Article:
A good doctor always … listens to his patients. Patients tell their story. They know what’s going on with them. If you listen to what they have to say and ask the right questions, 98 percent of the time you will have the answer in front of you. It’s a lost art.
My typical patient … doesn’t like doctors. I have the people who have had poor experiences or not-optimal experiences with other physicians. They’ve gone and gone and gone, and then they try to not go to doctors, and then I see them and then they’re mine.
My biggest headache is … red-tape and paperwork—prior authorizations and formulary changes every January. Somebody has been fine with something for eight years, but now the formulary changes to save a penny. … It’s kind of them [insurance companies] dictating how to treat patients—not so hot with me.
The best advice I give: The list of reasons to continue smoking is empty; the list of reasons to stop smoking is endless.
The best advice I’ve gotten: Take time for yourself. I take off Wednesday afternoon, so I have a midweek break. I play tennis or go to the gym if I can’t find a partner. I do cardio or weight resistance. Sometimes [my patients] join me. I’m known as the Gym Nazi because I do practice what I preach.
My most memorable patient … was on a motorcycle plowed by a semi. He had so many fractures, intracranial swelling, fluid around his heart, fluid in his lungs. We fixed everything, and he should have woken up. He was written off for dead, and the wife was just about to say, “Turn off the plug.” And I said, “Let me try a couple of things. … Give me a week.” Literally, two hours before we were going to pull the plug, he woke up. I was looking at one of the wounds in his legs. When he said my name, I screamed out. I just freaked out, like a horror flick. I went out, embarrassed. I went back in there and was like, “Are you OK?” And he’s like, “Can you get me a Coke?” The guy’s been out for 70-something days, and the first thing he asked for was a Coca-Cola.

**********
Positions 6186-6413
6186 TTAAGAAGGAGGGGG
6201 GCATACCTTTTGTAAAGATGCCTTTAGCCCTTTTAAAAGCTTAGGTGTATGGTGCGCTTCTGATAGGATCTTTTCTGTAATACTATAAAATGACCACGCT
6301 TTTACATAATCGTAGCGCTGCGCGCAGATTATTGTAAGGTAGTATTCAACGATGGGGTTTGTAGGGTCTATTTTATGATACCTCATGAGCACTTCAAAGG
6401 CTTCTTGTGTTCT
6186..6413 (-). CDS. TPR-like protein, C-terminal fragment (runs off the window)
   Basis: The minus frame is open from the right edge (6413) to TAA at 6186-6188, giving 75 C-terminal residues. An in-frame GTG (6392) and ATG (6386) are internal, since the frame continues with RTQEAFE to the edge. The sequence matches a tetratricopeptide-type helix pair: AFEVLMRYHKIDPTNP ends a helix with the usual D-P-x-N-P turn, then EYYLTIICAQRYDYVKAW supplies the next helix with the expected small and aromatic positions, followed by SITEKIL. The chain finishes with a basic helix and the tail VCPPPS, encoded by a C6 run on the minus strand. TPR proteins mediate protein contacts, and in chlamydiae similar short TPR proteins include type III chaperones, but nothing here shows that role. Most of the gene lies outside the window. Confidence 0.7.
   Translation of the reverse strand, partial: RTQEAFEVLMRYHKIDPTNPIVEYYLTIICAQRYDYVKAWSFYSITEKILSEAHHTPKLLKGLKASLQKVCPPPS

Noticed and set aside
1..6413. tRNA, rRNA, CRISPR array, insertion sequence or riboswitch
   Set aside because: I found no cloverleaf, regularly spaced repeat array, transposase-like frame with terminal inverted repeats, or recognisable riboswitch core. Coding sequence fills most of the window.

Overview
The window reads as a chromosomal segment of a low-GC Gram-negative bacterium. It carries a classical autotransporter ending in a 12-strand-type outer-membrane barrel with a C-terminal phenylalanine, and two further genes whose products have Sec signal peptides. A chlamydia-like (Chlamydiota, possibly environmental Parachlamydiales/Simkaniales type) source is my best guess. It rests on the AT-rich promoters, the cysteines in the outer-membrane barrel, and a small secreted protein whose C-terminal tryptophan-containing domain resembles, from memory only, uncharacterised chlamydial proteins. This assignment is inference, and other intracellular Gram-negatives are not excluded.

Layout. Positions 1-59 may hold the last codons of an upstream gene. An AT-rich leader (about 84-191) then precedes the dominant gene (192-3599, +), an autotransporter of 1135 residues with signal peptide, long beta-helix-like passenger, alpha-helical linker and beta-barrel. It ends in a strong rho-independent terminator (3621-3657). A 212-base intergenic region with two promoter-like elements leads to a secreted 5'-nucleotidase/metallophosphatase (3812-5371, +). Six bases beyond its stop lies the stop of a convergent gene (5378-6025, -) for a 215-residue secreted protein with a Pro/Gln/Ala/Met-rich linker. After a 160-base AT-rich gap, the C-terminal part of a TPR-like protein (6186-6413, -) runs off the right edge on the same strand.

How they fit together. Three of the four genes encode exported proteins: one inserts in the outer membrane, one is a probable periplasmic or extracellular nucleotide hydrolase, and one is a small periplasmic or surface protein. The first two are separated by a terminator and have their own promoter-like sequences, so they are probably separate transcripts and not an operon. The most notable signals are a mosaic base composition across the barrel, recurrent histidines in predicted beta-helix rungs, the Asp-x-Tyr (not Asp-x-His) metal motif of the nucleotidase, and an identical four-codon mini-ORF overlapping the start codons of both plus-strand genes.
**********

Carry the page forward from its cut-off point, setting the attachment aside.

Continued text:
One thing most people don’t know about my specialty: We have to be experts in everything. A misconception is maybe we just take care of colds and flus, but our training and background prepare us, and we do have to deal with every aspect of a patient, head to toe, womb to tomb.
The biggest difference with Obamacare is … electronic medical records being required for improved patient safety. And I agree with that [and have implemented it]. Just reading horrible writing over the years from everybody does not help. Nothing else has been implemented on the grass-roots level.
What the health-care industry needs most is … Insurance reform. President Obama could have done very well had he come in and reformed Medicare and instituted a pediatric bill for children under the age of 18 to receive health care and immunizations, and then maybe the second term looking at the ages 18-64.
In 10 years, health care … will be a shit-storm. Obama put in a mandate: 30 million more people for Medicare, 30 million more people to receive Medicaid benefits. There’s not 2 million more doctors to take care of these 60 million people. There’s less—there’s no incentive for physicians to go into medicine and stay. The ones who are into the game, they’re incentivized to retire.
Avoid seeing me by … exercising regularly and minimizing and cutting down on your vices— the smoking, the overeating, the overindulging, the over-living the Vegas lifestyle.